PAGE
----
When not in a dungeon you can explore the district of the city and talk to characters as well as find energy cells to powerup parts of the city and buildup Bunkbed Junction’s fanbase. Unfortunately, these sections aren’t that interesting as the majority of the characters have nothing useful to do except offer up a few lines of dialogue after every boss is defeated. Collecting energy cells is a fun task and a nice distraction, but it is so radically different from the core combat of No Straight Roads that it feels out of place.
And this is where No Straight Roads falls apart. It tries to do too many things and swaps gameplay styles so much that nothing is does gameplay-wise stands out or is particularly special. One moment the game is a combat game, the next it is a rhythm game, the next it is a runner with you having to dodge obstacles on a course whilst the object representing both Mayday and Zuke runs automatically. And, then 40% of the game is running around a vacant city collecting cells to collect more fans and be able to afford more upgrades.
No Straight Roads’ quality just doesn’t hold up to the number of gameplay changes and design tweaks it wants to throw at you. It feels like the game should have stuck to being a boss rush experience, with around ten or more bosses and dungeons than there are in the game, which is around half a dozen. Instead, those combat moments that are the best parts of the gameplay are thrown aside for forgettable collecting and minigames that feel out of place.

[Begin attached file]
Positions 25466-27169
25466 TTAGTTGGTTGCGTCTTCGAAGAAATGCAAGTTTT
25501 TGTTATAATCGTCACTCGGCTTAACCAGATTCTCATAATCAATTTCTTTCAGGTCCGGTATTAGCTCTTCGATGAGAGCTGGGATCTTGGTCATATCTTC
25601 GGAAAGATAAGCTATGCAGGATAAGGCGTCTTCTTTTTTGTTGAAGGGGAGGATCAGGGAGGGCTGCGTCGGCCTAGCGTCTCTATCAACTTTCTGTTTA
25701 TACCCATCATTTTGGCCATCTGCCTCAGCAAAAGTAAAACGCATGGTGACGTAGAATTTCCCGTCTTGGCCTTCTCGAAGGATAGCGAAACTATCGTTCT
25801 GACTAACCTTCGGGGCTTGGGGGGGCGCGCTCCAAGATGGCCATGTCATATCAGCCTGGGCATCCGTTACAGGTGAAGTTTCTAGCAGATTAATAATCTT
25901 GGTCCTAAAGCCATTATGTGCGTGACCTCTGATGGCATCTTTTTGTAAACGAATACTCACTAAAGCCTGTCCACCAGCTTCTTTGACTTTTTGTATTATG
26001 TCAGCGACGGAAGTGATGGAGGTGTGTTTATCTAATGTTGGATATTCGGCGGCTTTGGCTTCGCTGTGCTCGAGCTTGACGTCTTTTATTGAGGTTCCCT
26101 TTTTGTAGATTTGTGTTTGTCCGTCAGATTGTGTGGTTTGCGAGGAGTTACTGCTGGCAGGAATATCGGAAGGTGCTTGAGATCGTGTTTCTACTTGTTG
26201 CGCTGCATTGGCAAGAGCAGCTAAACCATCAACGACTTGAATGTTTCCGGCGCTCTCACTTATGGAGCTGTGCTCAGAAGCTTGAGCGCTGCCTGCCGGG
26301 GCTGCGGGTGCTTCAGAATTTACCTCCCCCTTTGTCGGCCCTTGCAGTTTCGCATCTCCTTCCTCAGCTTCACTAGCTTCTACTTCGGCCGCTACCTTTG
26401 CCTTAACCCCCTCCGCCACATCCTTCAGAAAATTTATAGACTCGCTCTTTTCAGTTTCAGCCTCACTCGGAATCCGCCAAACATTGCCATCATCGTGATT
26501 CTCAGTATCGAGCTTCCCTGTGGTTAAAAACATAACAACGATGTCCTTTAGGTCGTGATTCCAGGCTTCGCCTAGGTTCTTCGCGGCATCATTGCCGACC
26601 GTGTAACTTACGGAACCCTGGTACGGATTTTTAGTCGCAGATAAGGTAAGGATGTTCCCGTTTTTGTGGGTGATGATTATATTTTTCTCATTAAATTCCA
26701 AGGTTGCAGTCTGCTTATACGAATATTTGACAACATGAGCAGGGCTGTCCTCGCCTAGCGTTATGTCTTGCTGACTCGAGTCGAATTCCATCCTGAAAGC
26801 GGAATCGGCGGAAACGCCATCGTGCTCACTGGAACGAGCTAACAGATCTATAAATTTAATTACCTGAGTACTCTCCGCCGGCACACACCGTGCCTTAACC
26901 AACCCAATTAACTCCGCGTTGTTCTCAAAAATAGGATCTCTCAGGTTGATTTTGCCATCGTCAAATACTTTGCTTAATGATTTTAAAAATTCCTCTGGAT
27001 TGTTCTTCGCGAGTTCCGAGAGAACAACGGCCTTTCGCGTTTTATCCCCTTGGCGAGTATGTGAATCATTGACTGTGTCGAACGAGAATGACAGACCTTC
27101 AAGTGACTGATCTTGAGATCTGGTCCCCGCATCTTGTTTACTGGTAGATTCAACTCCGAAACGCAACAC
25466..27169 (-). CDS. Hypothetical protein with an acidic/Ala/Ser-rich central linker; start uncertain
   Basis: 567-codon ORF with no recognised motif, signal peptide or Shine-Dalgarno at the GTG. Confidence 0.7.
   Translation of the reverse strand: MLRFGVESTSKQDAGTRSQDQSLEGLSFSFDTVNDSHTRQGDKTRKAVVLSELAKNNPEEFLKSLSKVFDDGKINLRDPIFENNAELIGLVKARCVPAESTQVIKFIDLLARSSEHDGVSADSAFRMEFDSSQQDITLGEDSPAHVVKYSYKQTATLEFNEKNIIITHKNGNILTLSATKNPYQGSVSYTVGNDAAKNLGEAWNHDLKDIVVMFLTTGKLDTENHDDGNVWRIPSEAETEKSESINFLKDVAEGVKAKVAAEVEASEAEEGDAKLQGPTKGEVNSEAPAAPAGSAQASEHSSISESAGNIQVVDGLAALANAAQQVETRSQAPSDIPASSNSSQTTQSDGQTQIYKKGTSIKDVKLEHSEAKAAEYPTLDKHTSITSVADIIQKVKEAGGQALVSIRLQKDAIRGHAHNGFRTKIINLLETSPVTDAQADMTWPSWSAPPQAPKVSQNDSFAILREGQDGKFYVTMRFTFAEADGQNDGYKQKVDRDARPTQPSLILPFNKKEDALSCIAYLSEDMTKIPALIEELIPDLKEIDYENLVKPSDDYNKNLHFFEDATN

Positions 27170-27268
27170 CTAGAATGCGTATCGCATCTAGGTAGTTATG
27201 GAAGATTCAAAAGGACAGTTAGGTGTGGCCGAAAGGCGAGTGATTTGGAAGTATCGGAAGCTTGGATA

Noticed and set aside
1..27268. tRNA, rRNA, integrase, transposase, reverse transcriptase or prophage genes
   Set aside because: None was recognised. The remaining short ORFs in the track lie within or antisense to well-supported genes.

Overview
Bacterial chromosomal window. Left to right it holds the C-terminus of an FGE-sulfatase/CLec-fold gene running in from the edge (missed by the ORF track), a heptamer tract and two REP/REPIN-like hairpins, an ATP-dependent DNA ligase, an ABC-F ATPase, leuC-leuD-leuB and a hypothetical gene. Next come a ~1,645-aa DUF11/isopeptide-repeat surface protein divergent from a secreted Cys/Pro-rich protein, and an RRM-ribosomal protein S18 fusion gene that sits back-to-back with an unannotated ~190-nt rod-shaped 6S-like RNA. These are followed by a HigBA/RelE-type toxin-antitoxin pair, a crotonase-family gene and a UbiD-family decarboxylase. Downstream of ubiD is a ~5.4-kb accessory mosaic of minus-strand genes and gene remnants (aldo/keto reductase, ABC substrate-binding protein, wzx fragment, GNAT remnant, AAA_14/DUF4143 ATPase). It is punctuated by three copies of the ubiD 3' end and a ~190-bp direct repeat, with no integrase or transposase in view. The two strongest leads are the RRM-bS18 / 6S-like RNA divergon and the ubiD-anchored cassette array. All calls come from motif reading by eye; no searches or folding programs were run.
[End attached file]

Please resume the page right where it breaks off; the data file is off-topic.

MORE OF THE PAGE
Technical Issues Hurt The Replayability
No Straight Roads is meant to be a game that you play over and over. You try a dungeon and boss on a higher difficulty after you get more powerful. The game even offers alternate music tracks to play whilst you complete those dungeons and boss fights. But that replayability isn’t worth the noticeable but not drastic technical issues that the launch package has.
Aside from an obscene amount of pop-in on close-range objects, I experienced frame rate drops during some intense boss battle cutscenes and even experienced a bug in the final act where dialogue from both Mayday and Zuke and the boss I was fighting was playing over one another, which meant I couldn’t understand anything that was said during these scenes and once the dialogue played faster than it was supposed to I was stuck watching a scene with no audio, waiting for it to playout in the timeframe it should have.
The game just feels rough all-around, whether it be the fact that loading screens take far longer than they should or the fact that the PS4’s home menu will freeze and lag if you back out to it whilst playing the game (which is something I have never experienced in the almost seven years of owning the console). These issues will likely get solved in a patch but right now they don’t help No Straight Roads’ case.
An Enjoyable But Unrefined Tune
No Straight Roads is in no way a bad game and I actually enjoyed playing through the first half of the story and experiencing the world and characters, which are excellently written, voice-acted and realised. But, whilst the gameplay is good, the game tries to do too much and fails to impress with any of the ingredients it offers up on the gameplay front. Technical issues make these gameplay faults less bearable and the game feels like it could have done with a few more months of mixing to get the sound, shape, and experience just right.
Whilst, it might have stellar music, the problems here can’t be simply forgotten and you might want to wait a while before picking No Straight Roads up, especially if you own a base PS4.
No Straight Roads is available now on PS4.
Review copy provided by Publisher.